Meditation is supposed to be a simple, calming process. The only problem is that it tends to be frustrating and complicated for many, especially in the first days of starting a regular meditation routine. I’ve found that some of those frustrations may not go away for quite some time, even when fully committed to the process. It makes me wonder about the validity of all those meditation blogs out there.
The problems caused by humanity can also be fixed by humanity, so let’s get that process started today. Here is some of the stuff about meditation that I wish had been discussed with me when I first became interested in this ancient practice.
#1. Meditation isn’t always relaxing. This was especially true for me in the first days. I wasn’t expecting to find a personal nirvana, but I was hoping to have my anxieties and stress melt away from my body. I could sit there for 30 minutes, however, and think more about why my butt was falling asleep than finding any clarity. So if you’re struggling through a meditation session, my best advice is this: don’t give up. It’s just part of the journey.
#2. Clarity is different than a blank mind. How many times have you heard that meditation is supposed create a “blank mind?” I would sit for minutes trying to suppress random thoughts that would come my way while meditating. Some of the thoughts were about things I hadn’t thought about in decades. The fact is that you’re never going to have an empty chalkboard up there in your head. Thoughts happen. It’s more important to observe those thoughts than try to suppress them. Over time, you may find that the time between thoughts expands and it is in those moments that clarity can be found.
#3. There doesn’t need to be a specific meditation position. Whenever you see meditation posts online, you see someone in the lotus position. That made me think that I had to do the lotus position as well. Yeah – it didn’t work so well. It’s just not comfortable for me thanks to an old sports injury. The truth is that you can be in virtually any position or location and achieve a good meditation session. You can even meditate with your eyes open if you want. I know of folks who meditate in the shower, while lying in bed, or while hiding in a closet at work. Find your spot, find your comfort zone, and meditation will follow.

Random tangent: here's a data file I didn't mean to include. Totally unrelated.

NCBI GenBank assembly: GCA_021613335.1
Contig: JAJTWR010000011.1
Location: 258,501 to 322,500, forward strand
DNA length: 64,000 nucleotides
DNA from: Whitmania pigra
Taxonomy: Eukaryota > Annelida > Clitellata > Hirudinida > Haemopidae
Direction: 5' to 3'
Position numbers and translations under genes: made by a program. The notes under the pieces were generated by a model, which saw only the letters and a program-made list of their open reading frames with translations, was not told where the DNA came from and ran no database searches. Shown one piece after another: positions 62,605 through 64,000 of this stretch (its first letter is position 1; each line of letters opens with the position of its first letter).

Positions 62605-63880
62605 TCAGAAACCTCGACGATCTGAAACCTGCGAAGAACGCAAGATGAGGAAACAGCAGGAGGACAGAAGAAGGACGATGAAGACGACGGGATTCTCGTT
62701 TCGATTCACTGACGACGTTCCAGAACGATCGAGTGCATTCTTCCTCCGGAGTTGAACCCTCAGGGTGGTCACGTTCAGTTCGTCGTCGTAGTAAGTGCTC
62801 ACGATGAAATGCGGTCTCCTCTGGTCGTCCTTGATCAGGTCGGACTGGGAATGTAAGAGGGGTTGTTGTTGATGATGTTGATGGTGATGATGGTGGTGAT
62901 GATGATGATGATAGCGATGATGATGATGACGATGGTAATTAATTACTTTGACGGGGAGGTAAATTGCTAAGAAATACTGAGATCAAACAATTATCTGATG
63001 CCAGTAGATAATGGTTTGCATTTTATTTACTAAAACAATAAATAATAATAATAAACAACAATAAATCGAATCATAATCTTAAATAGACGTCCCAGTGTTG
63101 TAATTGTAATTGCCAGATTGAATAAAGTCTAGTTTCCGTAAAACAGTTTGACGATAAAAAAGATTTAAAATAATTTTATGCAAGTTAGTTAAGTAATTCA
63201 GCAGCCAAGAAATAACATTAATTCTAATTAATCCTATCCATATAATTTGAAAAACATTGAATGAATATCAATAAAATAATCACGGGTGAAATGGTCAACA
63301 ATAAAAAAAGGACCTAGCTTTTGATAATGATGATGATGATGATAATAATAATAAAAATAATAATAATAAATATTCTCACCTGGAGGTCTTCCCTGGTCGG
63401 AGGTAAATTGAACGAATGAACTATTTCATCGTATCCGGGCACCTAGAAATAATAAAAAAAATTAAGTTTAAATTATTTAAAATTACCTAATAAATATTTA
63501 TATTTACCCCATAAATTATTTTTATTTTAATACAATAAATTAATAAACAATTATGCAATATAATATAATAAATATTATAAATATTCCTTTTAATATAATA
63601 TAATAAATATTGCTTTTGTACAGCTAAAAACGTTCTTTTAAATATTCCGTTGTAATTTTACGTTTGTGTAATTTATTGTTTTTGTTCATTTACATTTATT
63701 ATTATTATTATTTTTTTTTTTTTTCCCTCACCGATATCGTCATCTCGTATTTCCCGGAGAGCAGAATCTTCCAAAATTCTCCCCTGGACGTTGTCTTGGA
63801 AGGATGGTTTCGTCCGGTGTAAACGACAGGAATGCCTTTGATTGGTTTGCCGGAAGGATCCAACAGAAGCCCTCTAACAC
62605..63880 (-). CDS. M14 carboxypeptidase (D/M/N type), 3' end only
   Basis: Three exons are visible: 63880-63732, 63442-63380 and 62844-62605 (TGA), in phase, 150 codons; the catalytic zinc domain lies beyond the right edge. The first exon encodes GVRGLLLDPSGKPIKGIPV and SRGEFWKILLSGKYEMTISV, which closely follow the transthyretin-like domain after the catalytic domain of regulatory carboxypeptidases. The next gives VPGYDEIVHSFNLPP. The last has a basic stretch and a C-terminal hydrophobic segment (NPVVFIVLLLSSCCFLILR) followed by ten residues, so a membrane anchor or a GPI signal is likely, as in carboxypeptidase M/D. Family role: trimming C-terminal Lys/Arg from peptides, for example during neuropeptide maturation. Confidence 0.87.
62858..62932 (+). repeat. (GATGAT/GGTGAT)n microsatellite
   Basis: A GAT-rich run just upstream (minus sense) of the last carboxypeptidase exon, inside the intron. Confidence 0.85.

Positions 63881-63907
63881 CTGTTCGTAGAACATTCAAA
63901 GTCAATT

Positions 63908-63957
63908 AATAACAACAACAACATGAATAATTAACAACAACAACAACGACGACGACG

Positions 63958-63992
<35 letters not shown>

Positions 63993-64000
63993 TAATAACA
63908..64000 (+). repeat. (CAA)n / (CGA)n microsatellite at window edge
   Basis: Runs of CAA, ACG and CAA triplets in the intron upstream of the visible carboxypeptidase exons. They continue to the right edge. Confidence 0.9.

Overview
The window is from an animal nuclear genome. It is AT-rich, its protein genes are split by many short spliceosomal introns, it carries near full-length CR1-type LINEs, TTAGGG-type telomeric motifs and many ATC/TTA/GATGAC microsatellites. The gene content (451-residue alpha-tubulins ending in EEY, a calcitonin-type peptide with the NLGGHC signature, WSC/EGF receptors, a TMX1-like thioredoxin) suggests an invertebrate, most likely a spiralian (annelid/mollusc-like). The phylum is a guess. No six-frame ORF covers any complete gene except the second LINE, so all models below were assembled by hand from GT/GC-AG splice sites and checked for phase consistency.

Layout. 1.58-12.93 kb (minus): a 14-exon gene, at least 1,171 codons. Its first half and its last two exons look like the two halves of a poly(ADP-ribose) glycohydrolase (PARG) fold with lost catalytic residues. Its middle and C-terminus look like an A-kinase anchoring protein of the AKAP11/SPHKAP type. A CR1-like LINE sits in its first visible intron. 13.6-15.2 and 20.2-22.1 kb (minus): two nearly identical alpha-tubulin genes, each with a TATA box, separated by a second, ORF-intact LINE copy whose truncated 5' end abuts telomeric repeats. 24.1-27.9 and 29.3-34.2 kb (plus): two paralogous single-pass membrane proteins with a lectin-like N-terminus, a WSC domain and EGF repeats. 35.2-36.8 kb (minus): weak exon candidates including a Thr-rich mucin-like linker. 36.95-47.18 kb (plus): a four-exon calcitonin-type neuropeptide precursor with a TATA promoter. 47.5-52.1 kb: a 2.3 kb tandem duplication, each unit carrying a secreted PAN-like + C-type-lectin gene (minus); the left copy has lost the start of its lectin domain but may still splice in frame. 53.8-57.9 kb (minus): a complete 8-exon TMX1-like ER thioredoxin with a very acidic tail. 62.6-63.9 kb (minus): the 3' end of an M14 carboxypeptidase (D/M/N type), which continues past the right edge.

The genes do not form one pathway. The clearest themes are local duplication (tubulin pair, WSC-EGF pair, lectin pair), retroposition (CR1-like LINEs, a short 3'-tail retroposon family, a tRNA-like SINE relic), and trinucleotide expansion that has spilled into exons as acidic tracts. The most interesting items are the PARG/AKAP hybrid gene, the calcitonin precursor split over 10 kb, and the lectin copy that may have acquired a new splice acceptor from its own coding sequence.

#4. You don’t always need to meditate for 30+ minutes. Now I will say this: there is a definite improvement in my overall day when I can meditate for 30-45 minutes. That doesn’t mean every meditation opportunity must be that lengthy. I’ve found that meditation times tend to be accumulative in nature. This means if you meditate 6 times during the day for 5 minutes, then you achieve similar benefits as someone meditating once for 30 minutes. It’s more important to put in whatever time you can instead of demanding a specific amount of time out of your schedule.
#5. Meditation works better when it’s a habit. The struggle is in making it a habit in the first place. I know when I skip a day, it becomes easier to skip another day. Not every meditation opportunity is going to feel awesome, which can make it even more tempting to stop, but I would encourage you to keep going. Daily meditation creates a routine that eventually you’ll look forward to enjoying.
I think we don’t talk about these things a lot because we want to present the good side of meditation to everyone. We want to show everyone how perfect meditation can be. Yet there is also beauty in imperfection, which is why I think we should discuss this issues more often.
What has been your greatest challenge to establishing a daily meditation routine? I’d appreciate hearing your stories and be able to learn from your personal experiences so together we can keep improving with each opportunity.